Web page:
Mr Colville urged all French seaside resorts to have brought in burkini bans to heed last week’s court ruling and not maintain “discriminatory” systems allowing fines and arrests until the end of the holiday season.

The case specifically related to rules brought in by the commune of Villeneuve-Loubet but set a nationwide precedent, incensing local mayors attempting to implement the controversial prohibitions.

International human rights law only allows limitations on manifestations of religious belief in strict circumstances, such as for public order or safety, and only then when they are demonstrably necessary and proportionate.

Despite arguments made by French officials over hygiene and a supposed risk to public order, Mr Colville said women choosing to wear a burkini “cannot be blamed for the violent or hostile reactions of others”, adding: “Any public order concerns should be addressed by targeting those who incite hatred or react violently, and not by targeting women who simply want to walk on the beach or go for a swim wearing clothing they feel comfortable in.

“Nor can it be claimed that such a ban on beachwear is necessary on grounds of hygiene or public health.”

He also dismissed arguments made by supporters of the ban claiming it supported gender equality by combating restrictive clothing, saying “humiliating and degrading” law enforcement cannot enhance freedom.

A French court overturned a ban on burkinis issued in Cannes on Tuesday, finding no proven risks to outweigh the restriction.

Legal debates on the issue have been closely watched after photos of armed police surrounding a Muslim woman as she removed her top on a beach in Nice sparked outrage.

Prime Minister Manual Valls, who supported the bans saying they represented the “enslavement of women”, made a new reference to the controversy with a comment on Marianne, an allegorical figure of the French Republic.

During a socialist meeting in southern France he said: “Marianne, the symbol of the Republic, is bare breasted because she’s feeding the people, she doesn’t wear a veil because she’s free.”

Historians attacked Mr Valls for allegedly misinterpreting the allegorical figure, who is sometimes shown wearing clothes and with her had covered.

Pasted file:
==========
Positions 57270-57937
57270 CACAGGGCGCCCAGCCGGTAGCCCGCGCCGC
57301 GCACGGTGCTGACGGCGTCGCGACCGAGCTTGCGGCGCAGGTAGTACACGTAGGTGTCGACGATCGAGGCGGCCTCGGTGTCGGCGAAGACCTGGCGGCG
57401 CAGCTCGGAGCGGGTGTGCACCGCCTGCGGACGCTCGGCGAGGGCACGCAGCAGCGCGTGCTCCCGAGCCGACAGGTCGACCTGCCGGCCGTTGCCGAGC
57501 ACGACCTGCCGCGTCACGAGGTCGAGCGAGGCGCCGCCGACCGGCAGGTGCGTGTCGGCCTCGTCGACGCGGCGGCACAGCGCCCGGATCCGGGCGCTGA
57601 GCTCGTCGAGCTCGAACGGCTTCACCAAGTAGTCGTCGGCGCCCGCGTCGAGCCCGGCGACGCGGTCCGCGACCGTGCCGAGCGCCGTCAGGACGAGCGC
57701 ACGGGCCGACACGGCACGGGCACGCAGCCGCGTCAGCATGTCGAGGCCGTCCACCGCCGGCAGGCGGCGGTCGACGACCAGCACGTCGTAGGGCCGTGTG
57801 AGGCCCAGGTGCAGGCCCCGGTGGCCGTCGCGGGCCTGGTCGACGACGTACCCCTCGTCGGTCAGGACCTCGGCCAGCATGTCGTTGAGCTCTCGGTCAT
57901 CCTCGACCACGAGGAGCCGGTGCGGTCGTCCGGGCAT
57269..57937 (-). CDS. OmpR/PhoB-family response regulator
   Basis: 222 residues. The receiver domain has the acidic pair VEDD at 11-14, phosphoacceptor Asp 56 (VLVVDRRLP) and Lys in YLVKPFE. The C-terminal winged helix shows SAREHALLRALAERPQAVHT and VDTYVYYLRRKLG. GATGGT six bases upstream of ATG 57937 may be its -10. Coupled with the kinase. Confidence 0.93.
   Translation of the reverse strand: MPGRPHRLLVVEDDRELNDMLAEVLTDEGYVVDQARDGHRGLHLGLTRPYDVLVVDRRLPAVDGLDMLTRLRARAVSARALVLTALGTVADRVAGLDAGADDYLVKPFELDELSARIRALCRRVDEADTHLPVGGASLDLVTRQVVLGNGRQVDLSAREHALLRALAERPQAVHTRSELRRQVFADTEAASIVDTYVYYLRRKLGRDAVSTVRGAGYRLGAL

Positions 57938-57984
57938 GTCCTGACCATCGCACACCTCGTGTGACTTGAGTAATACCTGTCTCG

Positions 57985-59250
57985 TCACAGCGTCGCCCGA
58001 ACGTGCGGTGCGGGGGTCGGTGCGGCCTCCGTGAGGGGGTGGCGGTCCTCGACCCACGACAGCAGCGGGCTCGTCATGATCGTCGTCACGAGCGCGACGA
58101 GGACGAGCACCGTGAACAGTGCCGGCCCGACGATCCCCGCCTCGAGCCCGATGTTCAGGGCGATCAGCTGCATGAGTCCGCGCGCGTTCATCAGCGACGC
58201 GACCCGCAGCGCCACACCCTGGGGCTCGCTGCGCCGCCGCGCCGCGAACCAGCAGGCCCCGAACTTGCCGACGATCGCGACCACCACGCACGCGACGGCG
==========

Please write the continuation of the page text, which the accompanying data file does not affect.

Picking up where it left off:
http://www.independent.co.uk/news/world/europe/burkini-ban-united-nations-condemns-french-laws-for-fuelling-intolerance-and-stigmatisation-of-a7218611.html

 

Qatar Charity Lecture Focuses on Women’s Rights In Islam

September 01 2016

The Qatar Charity (QC) Centre for Social Development, Al Rayyan women’s branch, has hosted an educational lecture titled “Aggression against Women” in co-operation with the Protection and Social Rehabilitation Centre.

The lecture was attended by 40 women, QC said in a press statement.

Ali Ibrahim al-Ghareeb, programmes and centres director at the Local Development Executive Management in QC, said: “The exclusive lecture comes as part of the implementation of plans on co-operation with local community institutions and aims to raise awareness among mothers and girls about the importance of women’s rights in Islam. It also aims to shed light on the role Qatar in providing the required protection through specialised centres such as the Protection and Social Rehabilitation Centre.”

Among the participants of the event were Dr Ahmed al-Farajabi, Shariah expert at the Ministry of Awqaf and Islamic Affairs, and Zeinab al-Mahmoud, in co-operation with the Protection and Social Rehabilitation Centre.

The lecture commenced with a speech by al-Mahmoud.

She introduced the role of the Protection and Social Rehabilitation Centre and the importance given by Qatar towards protecting the rights of women and children.